“Data is the new oil and 5G is the pipeline” – has become a popular catch phrase in the telecom industry in recent times with the roll out of 5G. It certainly has a slew of bells and whistles like superior speeds, lower latency, and better reliability to cause this buzz.
According to a prominent organization, 5G use-cases could boost the global GDP by USD 2 trillion by 2030. However, the burning question remains, “how will operators monetize 5G and achieve its full potential?” The answer may lie in the following two pillars: (a) conceptualizing use-cases and applications that will enhance user experience, and (b) leveraging the movement toward open, disaggregated, and virtualized network architecture.
Let’s address both of these aspects in the following sections.
Categories of 5G use-cases that will fundamentally enable 5G monetization:
For understanding the utilitarian aspects of 5G, we have grouped the use-cases into three broad categories. These are superior mobile broadband, advanced IoT, and mission critical applications.
Superior mobile broadband
Advancements in functional 5G drivers like enhanced mobile broadband (eMBB) can immensely help the telecom players and connected sectors. They can tap 5G for offering virtual and mixed reality services, HD cloud gaming, massive content streaming, remote health examination, etc.
With more bandwidth at disposal, 5G can improve their enterprise services through network separation, virtualization, software-defined networking, mobile edge computingl and cloud. The role of each of these technologies is covered in the later sections.
Advanced internet of things (IoT)
5G will be at the forefront of the revolution across industry verticals like manufacturing, energy, utilities, healthcare, transportation, and logistics. Massive machine-type communication (MTC) is the arm of 5G driving such use-cases. Enterprises can leverage MTC to derive value from different pockets of IoT and industrial IoT.
Some examples of MTC include smart logistics, smart metering, smart consumer wearables, environmental management, intelligent surveillance, video analytics, and smart retail.
Commonly known as mission-critical services (MCS), these applications are hallmarked with high-precision monitoring and tighter control requirements. Some examples of MCS include autonomous vehicles, drones and robotic applications, health monitoring systems/telehealth, intelligent transportation, factory automation, remote surgeries, and so on.
A robust technology architecture, based on an open radio network, can help market participants achieve economies of scale for the 5G use-cases. In the below section, we have explained how an open radio access network can shape the success of 5G use-cases.
5G use-cases need an open radio access network for commercial success.
Service providers have been densifying and scaling their network multi-folds to meet the massive data and use-case requirements. However, the lack of diversity in 5G network infrastructure offerings has been an impediment for operators.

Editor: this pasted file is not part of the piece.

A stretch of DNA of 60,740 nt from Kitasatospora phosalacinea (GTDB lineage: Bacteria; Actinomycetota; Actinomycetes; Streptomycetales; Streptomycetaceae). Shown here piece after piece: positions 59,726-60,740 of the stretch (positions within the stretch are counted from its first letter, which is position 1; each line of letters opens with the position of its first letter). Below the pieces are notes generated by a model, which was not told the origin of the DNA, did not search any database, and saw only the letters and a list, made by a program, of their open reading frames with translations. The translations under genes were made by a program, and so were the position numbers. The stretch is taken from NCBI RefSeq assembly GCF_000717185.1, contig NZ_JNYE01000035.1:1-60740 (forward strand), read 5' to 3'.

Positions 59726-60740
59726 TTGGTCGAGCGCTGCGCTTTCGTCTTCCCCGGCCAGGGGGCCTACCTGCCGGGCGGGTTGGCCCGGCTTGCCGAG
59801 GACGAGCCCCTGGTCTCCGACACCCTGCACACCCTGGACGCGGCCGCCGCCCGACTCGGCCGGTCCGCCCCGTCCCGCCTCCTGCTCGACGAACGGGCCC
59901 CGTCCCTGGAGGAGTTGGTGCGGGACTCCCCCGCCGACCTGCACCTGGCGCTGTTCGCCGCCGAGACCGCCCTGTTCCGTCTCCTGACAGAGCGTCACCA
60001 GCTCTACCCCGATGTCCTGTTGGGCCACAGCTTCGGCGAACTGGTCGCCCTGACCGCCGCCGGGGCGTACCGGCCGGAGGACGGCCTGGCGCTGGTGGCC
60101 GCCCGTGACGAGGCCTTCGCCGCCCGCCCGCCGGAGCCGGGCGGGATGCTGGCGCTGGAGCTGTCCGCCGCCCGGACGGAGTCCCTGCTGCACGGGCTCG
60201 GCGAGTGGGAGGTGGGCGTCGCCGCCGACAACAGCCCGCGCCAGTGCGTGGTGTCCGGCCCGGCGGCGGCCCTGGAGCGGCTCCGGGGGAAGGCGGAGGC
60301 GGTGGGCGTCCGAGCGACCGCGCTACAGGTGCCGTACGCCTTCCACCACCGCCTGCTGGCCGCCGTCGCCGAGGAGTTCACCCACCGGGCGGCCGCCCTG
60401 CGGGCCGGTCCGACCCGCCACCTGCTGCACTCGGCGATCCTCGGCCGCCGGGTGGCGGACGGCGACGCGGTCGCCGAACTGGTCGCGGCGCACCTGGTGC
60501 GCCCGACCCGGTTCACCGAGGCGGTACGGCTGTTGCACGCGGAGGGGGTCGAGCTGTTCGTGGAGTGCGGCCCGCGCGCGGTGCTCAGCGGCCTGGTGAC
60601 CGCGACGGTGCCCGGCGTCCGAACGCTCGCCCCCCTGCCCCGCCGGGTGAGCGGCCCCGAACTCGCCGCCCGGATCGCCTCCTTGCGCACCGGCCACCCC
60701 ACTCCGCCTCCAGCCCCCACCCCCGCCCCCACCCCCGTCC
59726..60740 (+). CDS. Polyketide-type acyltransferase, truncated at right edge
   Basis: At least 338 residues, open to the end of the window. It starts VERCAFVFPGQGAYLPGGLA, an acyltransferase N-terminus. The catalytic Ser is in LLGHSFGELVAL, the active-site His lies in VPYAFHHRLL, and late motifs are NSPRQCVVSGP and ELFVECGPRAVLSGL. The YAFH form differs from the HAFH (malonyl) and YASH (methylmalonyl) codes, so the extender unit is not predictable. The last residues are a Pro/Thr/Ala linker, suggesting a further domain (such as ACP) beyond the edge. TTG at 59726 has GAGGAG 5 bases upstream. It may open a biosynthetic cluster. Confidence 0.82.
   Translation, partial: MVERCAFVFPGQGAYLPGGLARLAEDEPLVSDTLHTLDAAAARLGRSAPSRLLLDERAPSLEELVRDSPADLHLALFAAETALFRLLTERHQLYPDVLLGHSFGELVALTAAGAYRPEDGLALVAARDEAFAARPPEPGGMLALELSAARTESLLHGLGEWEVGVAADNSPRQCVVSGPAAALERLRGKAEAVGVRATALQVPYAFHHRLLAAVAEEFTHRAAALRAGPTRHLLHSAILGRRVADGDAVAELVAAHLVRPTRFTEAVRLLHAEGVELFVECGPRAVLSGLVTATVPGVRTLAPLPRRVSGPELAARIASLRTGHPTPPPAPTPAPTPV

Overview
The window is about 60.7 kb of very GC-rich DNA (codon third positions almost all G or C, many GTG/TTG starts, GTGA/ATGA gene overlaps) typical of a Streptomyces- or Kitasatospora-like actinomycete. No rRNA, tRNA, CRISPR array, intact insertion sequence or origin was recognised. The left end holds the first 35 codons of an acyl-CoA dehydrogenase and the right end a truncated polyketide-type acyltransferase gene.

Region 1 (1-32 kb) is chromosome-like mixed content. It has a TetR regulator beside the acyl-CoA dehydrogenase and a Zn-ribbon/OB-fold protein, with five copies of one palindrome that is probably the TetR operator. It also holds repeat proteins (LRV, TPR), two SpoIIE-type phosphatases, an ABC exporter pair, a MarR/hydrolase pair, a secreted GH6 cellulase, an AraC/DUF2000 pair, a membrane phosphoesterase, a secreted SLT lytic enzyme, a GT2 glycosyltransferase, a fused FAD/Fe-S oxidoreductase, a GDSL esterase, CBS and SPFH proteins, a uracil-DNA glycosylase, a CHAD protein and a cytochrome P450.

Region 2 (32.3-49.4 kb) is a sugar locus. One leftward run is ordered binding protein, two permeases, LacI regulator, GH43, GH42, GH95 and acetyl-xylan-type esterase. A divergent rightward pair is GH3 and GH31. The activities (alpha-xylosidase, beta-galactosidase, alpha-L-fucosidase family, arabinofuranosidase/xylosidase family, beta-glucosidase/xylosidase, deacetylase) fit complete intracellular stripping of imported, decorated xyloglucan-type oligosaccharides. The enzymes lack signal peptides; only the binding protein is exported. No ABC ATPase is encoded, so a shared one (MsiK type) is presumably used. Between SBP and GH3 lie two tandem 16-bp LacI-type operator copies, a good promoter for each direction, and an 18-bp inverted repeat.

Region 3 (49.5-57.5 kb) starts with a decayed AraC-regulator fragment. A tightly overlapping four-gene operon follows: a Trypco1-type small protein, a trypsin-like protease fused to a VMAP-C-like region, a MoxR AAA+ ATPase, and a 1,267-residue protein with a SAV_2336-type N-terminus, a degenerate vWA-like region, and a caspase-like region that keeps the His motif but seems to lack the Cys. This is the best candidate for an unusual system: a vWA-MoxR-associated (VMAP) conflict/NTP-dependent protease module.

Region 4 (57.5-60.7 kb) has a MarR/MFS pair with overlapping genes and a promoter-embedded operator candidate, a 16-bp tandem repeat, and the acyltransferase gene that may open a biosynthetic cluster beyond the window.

Open RAN promises better network economics for the service provider community. By enabling cloudification through disaggregation of hardware and software components, and opening up of interfaces between network elements while standardizing them, it offers a path toward better network economics.
Main attributes of open RAN that make 5G network future-ready
Open standard. Open standard interfaces enable operators to use different network elements, such as the radio unit (RU), distributed unit (DU), and centralized unit (CU) for5G or RU and baseband unit – (BBU) for 4G/LTE, from different vendors to create a seamless multi-vendor network.
Commercial off the shelf (COTS) deployment. Provides flexibility in procuring network equipment at a lower cost.
Disaggregation. Ensures decoupling of hardware from software so that operators can source RAN elements from a diverse set of vendors.
RAN intelligent controller (RIC). Improves overall operations and network management by automating regular functions, while enabling network slicing to support multiple services and applications concurrently. The RIC optimizes the utilization of physical and logical resources to support near-real-time and non-real-time applications, providing better TCO overall.
Virtualization. Allows for key network functions and capabilities to be enabled through software, thus reducing the dependency on hardware. This provides operators the means to scale the network with greater agility and with lower operational costs.
Operators will have the tools to leverage the full benefits of 5G use-cases. Moreover, they will be able to transition to an open network architecture to address the growing consumer demand for data consumption. These attributes will allow operators to lower the operational costs, while enabling monetization of value added services and applications.
All in all, the success of 5G is contingent on being able to monetize the multitude of services and applications, as well as a transformation of the network to an open, disaggregated, and virtualized architecture.